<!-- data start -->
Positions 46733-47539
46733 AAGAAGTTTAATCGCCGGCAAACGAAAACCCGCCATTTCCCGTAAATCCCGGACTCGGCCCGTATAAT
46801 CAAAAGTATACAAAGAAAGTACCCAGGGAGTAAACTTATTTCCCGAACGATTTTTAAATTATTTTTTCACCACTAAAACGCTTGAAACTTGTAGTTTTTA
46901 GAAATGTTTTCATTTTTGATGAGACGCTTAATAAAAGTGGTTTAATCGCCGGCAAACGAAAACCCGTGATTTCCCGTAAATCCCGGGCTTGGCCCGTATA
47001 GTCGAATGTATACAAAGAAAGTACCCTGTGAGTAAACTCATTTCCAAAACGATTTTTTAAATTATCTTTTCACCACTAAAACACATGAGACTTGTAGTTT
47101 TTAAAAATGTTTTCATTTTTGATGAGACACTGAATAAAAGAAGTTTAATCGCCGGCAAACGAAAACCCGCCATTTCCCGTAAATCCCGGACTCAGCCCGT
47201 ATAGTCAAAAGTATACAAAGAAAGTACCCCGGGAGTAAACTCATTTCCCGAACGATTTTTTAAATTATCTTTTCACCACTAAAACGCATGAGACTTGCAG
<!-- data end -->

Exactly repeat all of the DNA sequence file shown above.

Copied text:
Positions 46733-47539
46733 AAGAAGTTTAATCGCCGGCAAACGAAAACCCGCCATTTCCCGTAAATCCCGGACTCGGCCCGTATAAT
46801 CAAAAGTATACAAAGAAAGTACCCAGGGAGTAAACTTATTTCCCGAACGATTTTTAAATTATTTTTTCACCACTAAAACGCTTGAAACTTGTAGTTTTTA
46901 GAAATGTTTTCATTTTTGATGAGACGCTTAATAAAAGTGGTTTAATCGCCGGCAAACGAAAACCCGTGATTTCCCGTAAATCCCGGGCTTGGCCCGTATA
47001 GTCGAATGTATACAAAGAAAGTACCCTGTGAGTAAACTCATTTCCAAAACGATTTTTTAAATTATCTTTTCACCACTAAAACACATGAGACTTGTAGTTT
47101 TTAAAAATGTTTTCATTTTTGATGAGACACTGAATAAAAGAAGTTTAATCGCCGGCAAACGAAAACCCGCCATTTCCCGTAAATCCCGGACTCAGCCCGT
47201 ATAGTCAAAAGTATACAAAGAAAGTACCCCGGGAGTAAACTCATTTCCCGAACGATTTTTTAAATTATCTTTTCACCACTAAAACGCATGAGACTTGCAG